Moving the office requires planning; in some households it is usually the place where things are stored and sometimes it can be the most disorganized place in the house, after all, most people don't see it - except for you. At one point in our home office, before I got organized, I actually turned the desk so it faced the far wall. I claimed it was so that I could easily stare out the window at the trees, but really I did it so I wouldn't have to look at the clutter located behind me.
Well, that's the great thing about moving - it's a chance to start fresh, get organized and take the opportunity to learn from our mistakes. With that in mind, let's look at the steps to preparing your home office, study or den for moving.
FilesThe first place to start decluttering and sorting is always the filing cabinet, or filing boxes or the files that are stacked up on the floor. Wherever there's paperwork, gather it together and go through it. I'm a writer so I tend to keep all drafts of my work even if I've long since abandoned that version.
So what I do is sort through all the files, including financial, personal, work or business, school, hobbies - whatever they are, they need to be assessed.
For financial records, our accountant claims we should keep paid bills and statements for at least three years, but I have to admit I keep mine for a year, maybe two - I get tired of all that paper and all that, what I consider, wasted space. So, decide for yourself what you - or your accountant - is comfortable with. It doesn't matter as long as you try to stay consistent. And follow the calendar year when deciding what to get rid of. This is important when it comes time to do your taxes.
Once you've sorted all the paperwork between what stays and what goes, I recommend purchasing an inexpensive shredder and shredding all the documents you don't want to keep. With the fear of identity theft being very real, it's better not to take chances. In fact, our local police suggest that it's very easy to tell when a household is moving - there's the coming and going of things, the dumpster piled high full of trash, not to mention the "sold" sticker on the real estate sign. Some people will target homes on the move, knowing that personal items, such as credit card statements, hydro bills and other finanical records sometimes become part of the trash.
The other great thing about a shredder is that you can put all that old paperwork to work for you. Shredded paper makes great packing material, so save it. Read more...
After you've sorted the paperwork and refiled the documents you want to keep, pack the files into a small box and label it appropriately. Make sure you keep your important files separate as you should move these with you. Important documents should include bank records such as your mortgage, legal papers such as wills and leases and personal documents like your marriage certificate, birth certificates, health records, educational documents and passports. Read all about collecting and sorting your important records to make sure you have everything you need before you move.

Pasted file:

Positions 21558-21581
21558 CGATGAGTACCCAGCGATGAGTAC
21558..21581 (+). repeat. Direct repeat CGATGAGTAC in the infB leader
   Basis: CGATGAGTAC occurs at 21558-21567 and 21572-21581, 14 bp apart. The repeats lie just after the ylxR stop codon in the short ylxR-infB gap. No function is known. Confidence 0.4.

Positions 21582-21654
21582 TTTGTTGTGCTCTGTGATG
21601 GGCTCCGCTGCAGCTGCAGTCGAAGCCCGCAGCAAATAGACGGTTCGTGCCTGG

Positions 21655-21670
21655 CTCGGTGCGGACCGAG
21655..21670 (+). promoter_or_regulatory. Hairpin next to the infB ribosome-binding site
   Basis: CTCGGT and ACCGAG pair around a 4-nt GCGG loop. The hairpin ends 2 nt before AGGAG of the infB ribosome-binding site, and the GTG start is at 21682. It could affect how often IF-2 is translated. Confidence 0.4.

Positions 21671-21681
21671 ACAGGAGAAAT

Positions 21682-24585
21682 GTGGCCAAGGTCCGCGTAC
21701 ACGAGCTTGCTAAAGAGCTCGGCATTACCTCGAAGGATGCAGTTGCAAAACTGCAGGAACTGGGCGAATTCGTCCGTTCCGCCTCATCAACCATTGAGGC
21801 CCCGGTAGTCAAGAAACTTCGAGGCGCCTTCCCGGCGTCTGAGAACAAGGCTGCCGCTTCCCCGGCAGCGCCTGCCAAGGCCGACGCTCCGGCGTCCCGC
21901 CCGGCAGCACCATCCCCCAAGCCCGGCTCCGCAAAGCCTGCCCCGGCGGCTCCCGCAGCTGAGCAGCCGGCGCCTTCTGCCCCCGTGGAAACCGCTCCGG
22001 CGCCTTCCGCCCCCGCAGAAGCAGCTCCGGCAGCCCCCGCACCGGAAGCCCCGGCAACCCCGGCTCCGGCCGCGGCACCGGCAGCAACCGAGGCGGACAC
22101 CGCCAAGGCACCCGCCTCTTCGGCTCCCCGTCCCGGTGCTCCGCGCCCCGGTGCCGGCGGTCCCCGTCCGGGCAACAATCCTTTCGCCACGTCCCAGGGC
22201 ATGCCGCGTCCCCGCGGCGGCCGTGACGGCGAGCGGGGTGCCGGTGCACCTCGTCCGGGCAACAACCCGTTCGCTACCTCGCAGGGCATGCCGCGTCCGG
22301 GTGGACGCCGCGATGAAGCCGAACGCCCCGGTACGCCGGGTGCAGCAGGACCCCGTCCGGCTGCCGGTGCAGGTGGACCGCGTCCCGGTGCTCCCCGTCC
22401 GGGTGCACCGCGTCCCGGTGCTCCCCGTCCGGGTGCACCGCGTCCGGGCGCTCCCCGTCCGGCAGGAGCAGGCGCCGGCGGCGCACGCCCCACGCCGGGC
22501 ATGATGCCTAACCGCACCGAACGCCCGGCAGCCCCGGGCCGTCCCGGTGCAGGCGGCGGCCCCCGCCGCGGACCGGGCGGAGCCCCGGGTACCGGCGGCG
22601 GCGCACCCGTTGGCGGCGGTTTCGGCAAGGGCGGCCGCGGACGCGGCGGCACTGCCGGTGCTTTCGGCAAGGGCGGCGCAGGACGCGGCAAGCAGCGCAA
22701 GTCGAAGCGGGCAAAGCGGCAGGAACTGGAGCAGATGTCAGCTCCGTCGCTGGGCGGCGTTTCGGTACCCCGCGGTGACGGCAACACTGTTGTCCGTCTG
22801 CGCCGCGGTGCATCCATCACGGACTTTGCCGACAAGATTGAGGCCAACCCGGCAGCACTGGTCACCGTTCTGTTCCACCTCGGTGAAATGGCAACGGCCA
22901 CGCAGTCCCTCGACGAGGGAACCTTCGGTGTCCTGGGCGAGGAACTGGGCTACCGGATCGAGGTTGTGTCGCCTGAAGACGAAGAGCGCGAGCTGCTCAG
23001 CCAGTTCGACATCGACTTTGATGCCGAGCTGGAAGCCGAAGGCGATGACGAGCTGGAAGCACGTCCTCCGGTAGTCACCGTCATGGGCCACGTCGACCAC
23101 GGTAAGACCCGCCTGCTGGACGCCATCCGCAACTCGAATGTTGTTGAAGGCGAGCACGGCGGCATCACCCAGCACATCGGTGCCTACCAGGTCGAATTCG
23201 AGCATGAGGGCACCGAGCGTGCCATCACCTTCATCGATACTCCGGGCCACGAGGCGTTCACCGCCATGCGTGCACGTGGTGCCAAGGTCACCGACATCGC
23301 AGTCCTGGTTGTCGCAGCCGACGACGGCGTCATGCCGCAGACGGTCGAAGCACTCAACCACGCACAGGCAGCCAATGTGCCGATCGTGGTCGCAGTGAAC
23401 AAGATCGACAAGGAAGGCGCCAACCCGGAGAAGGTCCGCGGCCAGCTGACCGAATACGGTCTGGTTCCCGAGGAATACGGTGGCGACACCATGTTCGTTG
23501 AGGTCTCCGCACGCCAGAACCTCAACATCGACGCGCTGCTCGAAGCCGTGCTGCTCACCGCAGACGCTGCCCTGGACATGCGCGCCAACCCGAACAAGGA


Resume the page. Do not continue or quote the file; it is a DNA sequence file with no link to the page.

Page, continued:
The DeskEmpty every drawer and sort through the paperclips, notepads, and other supplies. Keep some and donate the rest to your favorite school or other charity. The key is to just take with you what you need.
If you know where you're moving to and have an idea of what your new office home will look like, this is the time to decide if your current desk will work in the new space. Also, is it working for you right now? Many times we keep pieces because they've been with us for a while or we think that "they'll do".
The most important thing about a desk is that it offers enough room to work, is functional yet can hold all the things you need to be productive. If you're desk isn't working for you, sell it in a garage sale or on eBay or donate it to a charity. Desks can be heavy and hard to move. Make sure it's something that you want to move.
The BookshelfBooks, books, books. If you're moving long distance and are being charged by weight, make sure you carefully go through your books and determine what you really want to keep and pay to move. Books are heavy. Even paperbacks can add up to a lot of money. And if you're like me, you tend to accumulate a lot over a short time, so find a good home for them and know that someone else will be getting just as much joy from reading them as you did. Find out about sorting through your library collection in the article, How to Pack Books.
EquipmentAgain, make sure your equipment is working for you. If it isn't, sell it. The equipment that you're planning to move will need proper packaging. This is the time to start rounding it up. For help, read about moving your computer for tips and tricks on getting your equipment ready to move.